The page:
Deccan Herald, Tuesday, January 20, 2004




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Deccan Herald » Spectrum » Full Story

Architectural marvel

The meteoric rise of the Hoysala power in the Sahyadri mountainous range not only altered the geo-political chemistry of the region, but also added meaning to their much-celebrated idiom of temple architecture. The beauty of Hoysala architecture lies in its innumerable temples of varied size and dimension, spread over a vast area that exhibit high architectural merit.

The last decade of the 12th century saw the rise of one such temple emerge on the horizon of a small hamlet called Amritapura, near Tarikere taluk in Chikmagalur district. Built in 1196 A D by Amitayya Dannayaka, an able general of Hoysala king Vira Ballala II, the village was convened in to an agrahara and the Amriteswara temple formed the nucleus of this agrahara.

The earliest temple built in 1196 AD consists of a garbhagriha, a sukhanasi, a navaranga and a porch, which was followed later with additions (after a decade) like a mukhamantapa, known for its coruscating conglomeration of turrets and pilasters, creepers and floral designs that decorate the outer walls.

The original structure has the common architectural schema of squares rising on a set of molded cornices, above which the sculptor has displayed his carving skills profusely through decorated niches with long turrets supported by pilasters and flanked by a long vertical band of ornate floral designs. However, the space meant for sculptures in the niches has only stone blocks, suggesting the half-finished work of the temple. This, when compared to the Nageswara temple at Morable in Hassan, where we find representation of varied forms of Shiva and his entourage, may be indicative of the shortage of sculptors who were well-versed in the Saivite iconography at that time.

The mukhamantapa, which is supposed to have been added later in 1206 AD, does not have molded cornices. The complete architectural idiom of the mukhamantapa is, perhaps, unmet in any other temple. The bold representation of alternating small and big turreted shikharas on fluted pilasters exhibits the innate ability of the Hoysala sculptor in scraping a soft medium like chloritic schist to its finest detail.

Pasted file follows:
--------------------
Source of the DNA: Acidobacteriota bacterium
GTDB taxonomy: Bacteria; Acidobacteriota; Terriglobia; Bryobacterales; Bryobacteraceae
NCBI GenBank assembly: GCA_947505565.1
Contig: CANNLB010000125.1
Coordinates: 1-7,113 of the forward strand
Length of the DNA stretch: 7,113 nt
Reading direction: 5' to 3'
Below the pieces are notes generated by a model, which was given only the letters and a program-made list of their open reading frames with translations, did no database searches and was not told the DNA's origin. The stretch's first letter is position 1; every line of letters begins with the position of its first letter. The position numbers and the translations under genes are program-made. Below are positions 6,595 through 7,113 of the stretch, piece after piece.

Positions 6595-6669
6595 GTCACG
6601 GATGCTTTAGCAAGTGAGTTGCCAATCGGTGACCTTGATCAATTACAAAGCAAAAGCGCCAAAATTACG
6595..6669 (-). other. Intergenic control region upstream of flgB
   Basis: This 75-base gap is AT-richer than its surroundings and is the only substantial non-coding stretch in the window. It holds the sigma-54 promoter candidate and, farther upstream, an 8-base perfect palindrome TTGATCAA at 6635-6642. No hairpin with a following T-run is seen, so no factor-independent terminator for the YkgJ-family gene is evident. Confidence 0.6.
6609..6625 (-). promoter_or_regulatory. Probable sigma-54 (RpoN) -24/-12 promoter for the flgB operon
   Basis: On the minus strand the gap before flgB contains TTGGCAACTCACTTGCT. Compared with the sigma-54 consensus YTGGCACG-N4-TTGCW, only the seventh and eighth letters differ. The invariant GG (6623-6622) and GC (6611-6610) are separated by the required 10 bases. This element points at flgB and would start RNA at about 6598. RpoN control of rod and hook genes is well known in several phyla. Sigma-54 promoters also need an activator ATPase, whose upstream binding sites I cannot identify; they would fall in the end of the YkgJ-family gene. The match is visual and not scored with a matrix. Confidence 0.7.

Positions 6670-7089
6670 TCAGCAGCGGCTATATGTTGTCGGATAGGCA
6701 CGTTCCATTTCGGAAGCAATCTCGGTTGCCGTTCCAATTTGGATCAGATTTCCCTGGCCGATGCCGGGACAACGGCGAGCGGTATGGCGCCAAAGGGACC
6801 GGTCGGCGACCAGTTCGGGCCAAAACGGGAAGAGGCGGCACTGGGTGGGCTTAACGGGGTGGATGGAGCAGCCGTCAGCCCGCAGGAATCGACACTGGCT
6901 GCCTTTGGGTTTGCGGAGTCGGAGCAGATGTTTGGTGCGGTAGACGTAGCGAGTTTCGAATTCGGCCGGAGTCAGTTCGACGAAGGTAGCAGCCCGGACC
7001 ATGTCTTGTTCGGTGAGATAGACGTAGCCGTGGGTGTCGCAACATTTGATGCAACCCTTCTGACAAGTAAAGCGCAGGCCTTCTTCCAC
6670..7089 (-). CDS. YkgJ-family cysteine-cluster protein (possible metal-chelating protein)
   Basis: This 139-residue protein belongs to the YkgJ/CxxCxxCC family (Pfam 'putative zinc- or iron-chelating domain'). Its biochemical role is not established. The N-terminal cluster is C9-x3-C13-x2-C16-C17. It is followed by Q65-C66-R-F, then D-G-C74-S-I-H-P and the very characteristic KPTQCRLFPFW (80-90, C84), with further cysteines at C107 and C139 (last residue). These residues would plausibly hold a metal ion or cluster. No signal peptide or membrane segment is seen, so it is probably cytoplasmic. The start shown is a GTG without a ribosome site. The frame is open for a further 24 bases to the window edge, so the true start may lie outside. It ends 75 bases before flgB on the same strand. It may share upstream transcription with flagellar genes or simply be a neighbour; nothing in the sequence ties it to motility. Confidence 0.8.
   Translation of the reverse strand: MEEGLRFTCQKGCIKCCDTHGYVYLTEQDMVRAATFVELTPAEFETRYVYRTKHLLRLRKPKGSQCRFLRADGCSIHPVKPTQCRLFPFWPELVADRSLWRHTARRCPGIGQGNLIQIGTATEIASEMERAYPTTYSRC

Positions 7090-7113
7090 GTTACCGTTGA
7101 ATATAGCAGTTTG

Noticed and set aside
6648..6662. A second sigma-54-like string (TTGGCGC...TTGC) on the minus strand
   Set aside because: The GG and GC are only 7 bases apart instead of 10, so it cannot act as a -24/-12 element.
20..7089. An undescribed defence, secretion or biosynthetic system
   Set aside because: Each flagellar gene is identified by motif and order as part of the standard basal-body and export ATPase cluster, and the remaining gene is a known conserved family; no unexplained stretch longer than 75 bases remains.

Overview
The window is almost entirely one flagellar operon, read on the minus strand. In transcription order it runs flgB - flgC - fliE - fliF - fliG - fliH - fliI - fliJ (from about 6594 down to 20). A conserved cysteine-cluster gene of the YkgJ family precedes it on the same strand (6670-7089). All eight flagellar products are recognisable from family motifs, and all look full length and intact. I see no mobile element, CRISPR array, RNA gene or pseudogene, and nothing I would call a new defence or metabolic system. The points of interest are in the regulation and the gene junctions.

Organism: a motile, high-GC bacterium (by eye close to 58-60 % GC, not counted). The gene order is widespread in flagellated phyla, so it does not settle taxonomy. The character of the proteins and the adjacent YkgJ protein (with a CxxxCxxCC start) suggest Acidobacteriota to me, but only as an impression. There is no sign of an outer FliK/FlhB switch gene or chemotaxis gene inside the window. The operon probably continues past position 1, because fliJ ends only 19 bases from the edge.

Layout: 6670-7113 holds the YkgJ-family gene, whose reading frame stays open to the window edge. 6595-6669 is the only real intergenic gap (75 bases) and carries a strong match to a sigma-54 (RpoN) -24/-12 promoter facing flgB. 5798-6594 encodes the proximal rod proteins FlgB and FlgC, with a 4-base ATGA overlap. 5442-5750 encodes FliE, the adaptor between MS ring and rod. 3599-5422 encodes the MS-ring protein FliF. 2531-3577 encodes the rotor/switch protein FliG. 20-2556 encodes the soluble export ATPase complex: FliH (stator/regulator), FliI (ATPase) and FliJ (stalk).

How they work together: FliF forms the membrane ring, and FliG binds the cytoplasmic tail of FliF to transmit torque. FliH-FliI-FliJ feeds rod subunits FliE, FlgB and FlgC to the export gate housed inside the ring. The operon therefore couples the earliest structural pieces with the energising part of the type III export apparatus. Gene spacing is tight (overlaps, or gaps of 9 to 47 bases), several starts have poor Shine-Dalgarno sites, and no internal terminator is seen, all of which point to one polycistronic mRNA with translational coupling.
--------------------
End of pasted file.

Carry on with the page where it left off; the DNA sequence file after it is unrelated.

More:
Above these turreted sikharas, between two horizontal bands of creepers, are small sculptures representing stories from Ramayana, Mahabharata and Bhagavata. The story-teller in the sculptor has revelled here in narrating the mythological sequences in its simplest form.

The soaring spire on the garbhagriha is unmatched in its beauty with seven steps of indented squares, each step fully-ornamented with kirtimukhas. The parapet wall above the eaves has spellbinding minute carvings of kirtimukhas, floral scrolls, and sculptures of gods and goddesses. A large panel of Shiva (dancing) killing the demon Gajasura is on the sukhanasi projection of the tower.

The highly-polished pillars supporting the large navaranga ceilings are the exquisite part of the Hoysala architecture. The indomitable sculptor Mallitamma, who had worked on the six Hoysala temples built over a period of six decades, had started his career from this temple by working on some of the ceilings of this navaranga.

The large stone inscription in the temple complex is a fine example of medieval Kannada poetry, composed by famous poet Janna, who claims to be a great friend of good poets.

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